Psoriasis is an autoimmune disease that primarily affects the skin, but individuals with this disease are at a significantly increased risk of heart disease. How are the two systems connected? In a new study from Case Western Reserve University, researchers identified and studied the inflammatory molecules that tie the two conditions together, in hopes for developing a treatment to simultaneously treat psoriasis and prevent adverse cardiac events.
With 1 in 50 people living with psoriasis worldwide, scientists are very invested in understanding and preventing comorbidities associated with the disease. For psoriasis patients at an increased risk of heart attacks and stroke from artery inflammation all over the body, researchers like Case Western Reserve University’s Nicole Ward, PhD, are dedicated to understanding the molecular connection, which increases an individual’s risk of thrombosis, including fatal blood clots.
Ward and her team first looked at interleukin-6 (IL-6), one type of chemical messenger incorporated by the immune system to trigger different inflammatory of anti-inflammatory pathways. In an autoimmune disease like psoriasis, it was no surprise when researchers noticed high levels of IL-6 in the skin of patients. They quickly made the connection between psoriasis and heart disease here because many patients with congestive heart failure also show signs of elevated IL-6.
In the case of psoriasis, IL-6 stimulates excessive inflammation that causes the characteristic overproduction of skin cells present in psoriasis patients. However, similar inflammation triggered by IL-6 but present in the arteries could also be causing heart disease.
However, studies in mouse models showed that removing IL-6 reduced cardiovascular risk but could not treat psoriasis successfully on its own. "Eliminating this one molecule just isn't good enough,” Ward said.
So if it’s not IL-6, what is the connection between the two conditions? The next suspect was a protein called MRP14, which is reliably used by scientists to predict the risk of heart attack in certain groups of people. Psoriasis patients also have high levels of MRP14 in their blood, and the gene coding for MRP14 is relatively near to the genes coding for psoriasis characteristics. MRP14 was the logical next piece of the puzzle. Could the protein be playing a role in both disease pathways?
Again, they tested in mice by knocking out the gene coding for MRP14, but researchers so no effect on skin inflammation or heart disease. "The MRP14-deficient psoriasis mice were completely the same as the regular psoriasis mice,” Ward said. “They all had similar levels of skin inflammation and thrombosis."
At this point Ward and her team knew that the culprit was neither IL-6 nor MRP14, at least not individually. There had to be another component involved, someone to drive the getaway car.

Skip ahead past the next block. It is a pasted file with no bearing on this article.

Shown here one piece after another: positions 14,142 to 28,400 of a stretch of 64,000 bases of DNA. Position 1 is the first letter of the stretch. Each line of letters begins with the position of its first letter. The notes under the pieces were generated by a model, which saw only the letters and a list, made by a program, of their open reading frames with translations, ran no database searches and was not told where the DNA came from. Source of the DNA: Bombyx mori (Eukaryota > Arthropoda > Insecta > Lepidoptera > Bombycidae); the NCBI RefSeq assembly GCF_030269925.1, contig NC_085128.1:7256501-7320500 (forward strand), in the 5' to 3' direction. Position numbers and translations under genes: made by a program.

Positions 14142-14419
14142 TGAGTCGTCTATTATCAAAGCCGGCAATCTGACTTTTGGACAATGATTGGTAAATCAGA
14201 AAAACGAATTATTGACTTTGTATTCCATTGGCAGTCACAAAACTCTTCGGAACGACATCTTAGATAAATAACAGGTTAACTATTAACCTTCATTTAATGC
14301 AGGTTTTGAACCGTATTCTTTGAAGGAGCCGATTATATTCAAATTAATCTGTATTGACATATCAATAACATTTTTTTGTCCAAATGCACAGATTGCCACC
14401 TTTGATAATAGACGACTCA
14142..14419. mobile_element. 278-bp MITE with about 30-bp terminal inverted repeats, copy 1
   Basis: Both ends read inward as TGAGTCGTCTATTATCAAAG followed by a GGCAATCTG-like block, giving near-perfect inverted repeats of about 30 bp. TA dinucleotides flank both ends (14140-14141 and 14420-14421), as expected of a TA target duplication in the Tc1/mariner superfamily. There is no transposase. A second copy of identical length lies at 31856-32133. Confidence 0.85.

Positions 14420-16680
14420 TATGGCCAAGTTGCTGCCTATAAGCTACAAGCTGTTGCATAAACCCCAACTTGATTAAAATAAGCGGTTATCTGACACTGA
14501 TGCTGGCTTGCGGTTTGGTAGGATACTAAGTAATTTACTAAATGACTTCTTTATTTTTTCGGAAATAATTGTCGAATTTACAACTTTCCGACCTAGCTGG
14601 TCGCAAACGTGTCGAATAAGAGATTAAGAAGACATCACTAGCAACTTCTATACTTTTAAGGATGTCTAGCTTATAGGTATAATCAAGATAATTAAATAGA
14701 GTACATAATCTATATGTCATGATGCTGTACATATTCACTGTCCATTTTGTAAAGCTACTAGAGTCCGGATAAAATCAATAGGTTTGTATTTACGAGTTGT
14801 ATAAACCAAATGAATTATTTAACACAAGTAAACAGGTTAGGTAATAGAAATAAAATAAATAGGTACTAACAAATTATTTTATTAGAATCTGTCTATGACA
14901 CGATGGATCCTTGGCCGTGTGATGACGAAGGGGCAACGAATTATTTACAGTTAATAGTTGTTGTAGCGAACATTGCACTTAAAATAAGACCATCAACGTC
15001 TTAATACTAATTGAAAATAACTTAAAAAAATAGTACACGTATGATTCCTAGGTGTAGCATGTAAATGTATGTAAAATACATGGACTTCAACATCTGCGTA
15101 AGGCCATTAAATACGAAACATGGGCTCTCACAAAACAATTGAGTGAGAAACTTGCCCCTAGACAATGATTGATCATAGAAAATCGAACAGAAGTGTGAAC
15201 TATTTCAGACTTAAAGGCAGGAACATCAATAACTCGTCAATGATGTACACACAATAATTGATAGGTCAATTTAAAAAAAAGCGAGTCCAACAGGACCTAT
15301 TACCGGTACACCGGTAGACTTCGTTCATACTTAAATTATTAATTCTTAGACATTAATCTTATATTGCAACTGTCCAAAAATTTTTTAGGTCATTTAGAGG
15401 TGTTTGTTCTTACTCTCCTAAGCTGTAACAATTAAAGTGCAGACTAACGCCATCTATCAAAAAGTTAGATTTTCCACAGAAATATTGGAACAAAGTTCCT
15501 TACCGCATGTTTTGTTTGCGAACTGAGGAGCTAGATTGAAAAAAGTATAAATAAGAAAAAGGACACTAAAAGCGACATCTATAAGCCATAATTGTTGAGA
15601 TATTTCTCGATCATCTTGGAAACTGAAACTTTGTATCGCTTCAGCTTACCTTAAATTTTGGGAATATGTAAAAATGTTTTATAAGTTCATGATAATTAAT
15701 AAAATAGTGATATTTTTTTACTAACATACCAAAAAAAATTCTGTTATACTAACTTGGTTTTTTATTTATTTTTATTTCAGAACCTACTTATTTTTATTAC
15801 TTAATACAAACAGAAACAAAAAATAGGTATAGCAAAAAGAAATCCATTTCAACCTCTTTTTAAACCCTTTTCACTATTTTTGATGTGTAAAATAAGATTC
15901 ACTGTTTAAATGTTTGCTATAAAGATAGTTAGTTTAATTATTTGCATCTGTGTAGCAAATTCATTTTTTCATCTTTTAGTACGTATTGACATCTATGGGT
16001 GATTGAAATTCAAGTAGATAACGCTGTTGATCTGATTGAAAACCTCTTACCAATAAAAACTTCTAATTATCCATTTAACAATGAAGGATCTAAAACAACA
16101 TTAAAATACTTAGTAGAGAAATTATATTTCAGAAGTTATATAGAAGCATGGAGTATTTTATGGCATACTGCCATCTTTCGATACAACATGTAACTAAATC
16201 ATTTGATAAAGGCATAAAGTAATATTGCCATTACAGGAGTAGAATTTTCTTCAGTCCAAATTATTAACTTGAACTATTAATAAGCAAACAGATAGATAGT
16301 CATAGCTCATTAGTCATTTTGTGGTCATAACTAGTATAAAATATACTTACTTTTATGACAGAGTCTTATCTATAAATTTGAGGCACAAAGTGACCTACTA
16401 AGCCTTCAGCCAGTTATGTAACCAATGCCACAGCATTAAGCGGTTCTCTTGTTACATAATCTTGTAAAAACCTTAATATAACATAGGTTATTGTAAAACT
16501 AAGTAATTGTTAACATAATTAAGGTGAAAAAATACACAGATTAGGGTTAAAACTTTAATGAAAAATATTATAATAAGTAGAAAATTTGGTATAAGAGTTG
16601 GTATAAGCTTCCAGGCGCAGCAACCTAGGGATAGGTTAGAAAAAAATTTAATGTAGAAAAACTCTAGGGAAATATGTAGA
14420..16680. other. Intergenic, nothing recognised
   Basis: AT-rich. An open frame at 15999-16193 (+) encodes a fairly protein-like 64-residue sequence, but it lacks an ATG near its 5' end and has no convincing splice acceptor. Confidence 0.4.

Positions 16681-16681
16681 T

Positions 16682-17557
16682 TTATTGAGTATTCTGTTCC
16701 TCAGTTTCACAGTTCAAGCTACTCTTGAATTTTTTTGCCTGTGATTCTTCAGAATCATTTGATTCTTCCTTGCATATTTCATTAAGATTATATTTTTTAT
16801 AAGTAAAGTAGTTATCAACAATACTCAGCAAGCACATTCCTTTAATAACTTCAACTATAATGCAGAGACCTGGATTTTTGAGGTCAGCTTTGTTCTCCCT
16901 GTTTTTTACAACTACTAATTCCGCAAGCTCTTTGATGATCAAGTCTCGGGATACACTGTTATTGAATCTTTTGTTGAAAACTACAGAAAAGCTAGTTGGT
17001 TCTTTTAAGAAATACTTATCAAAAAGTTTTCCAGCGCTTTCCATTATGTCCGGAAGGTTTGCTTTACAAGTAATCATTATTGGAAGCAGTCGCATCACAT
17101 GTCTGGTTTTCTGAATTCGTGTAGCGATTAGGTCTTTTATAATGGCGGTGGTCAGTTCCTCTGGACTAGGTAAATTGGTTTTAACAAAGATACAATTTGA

Without MRP14, mice models of psoriasis still showed high levels of IL-6 in addition to two other pro-inflammatory molecules: IL-23 and IL-17. This observation led Ward to believe that these two molecules were “helping” compensate for a lack of MRP14 in the system, making up for the loss of inflammatory molecules and maintaining the same level of skin inflammation that would occur if MRP14 were present.
Meanwhile, these two molecules were already severely under the spotlight via scientists studying and developing the newest treatments for psoriasis. "We discovered that blocking IL-23/IL-17 decreased skin-derived IL-6 in MRP14-deficient psoriasis mice and reversed the thrombosis,” Ward said, describing the type of result she had anticipated from the studies blocking IL-6 and MRP14.
Ward then set out to identify more immune molecules influenced by the genetic deletion of IL-6 in psoriasis mice models. “It is possible that these factors also increase in psoriasis patient skin and explain why they do not respond clinically to IL-6 blockade,” Ward explained.
At first glance, the results from the first part of the study where researchers blocked the expression of IL-6 showed that although the molecule seemed to be connected to both psoriasis and its cardiac comorbidities, inhibiting the molecule would not lead to any therapeutic results. But with Ward’s study, researchers now understand both the similarities and the differences between the psoriasis and thrombosis pathways that intricately define how and when psoriasis patients experience and increased risk of heart disease.
"You have to dig deep and find something interesting from the experiments that don't work out the way you want them to,” Ward said. She and her team will continue to research IL-6, focusing on its interaction with blood and the vessel wall in relation to thrombosis.
Altogether Ward’s research was published in two different articles from the Journal of Clinical Investigation Insight
and the Journal of Investigative Dermatology
Sources: Case Western Reserve University
, National Psoriasis Foundation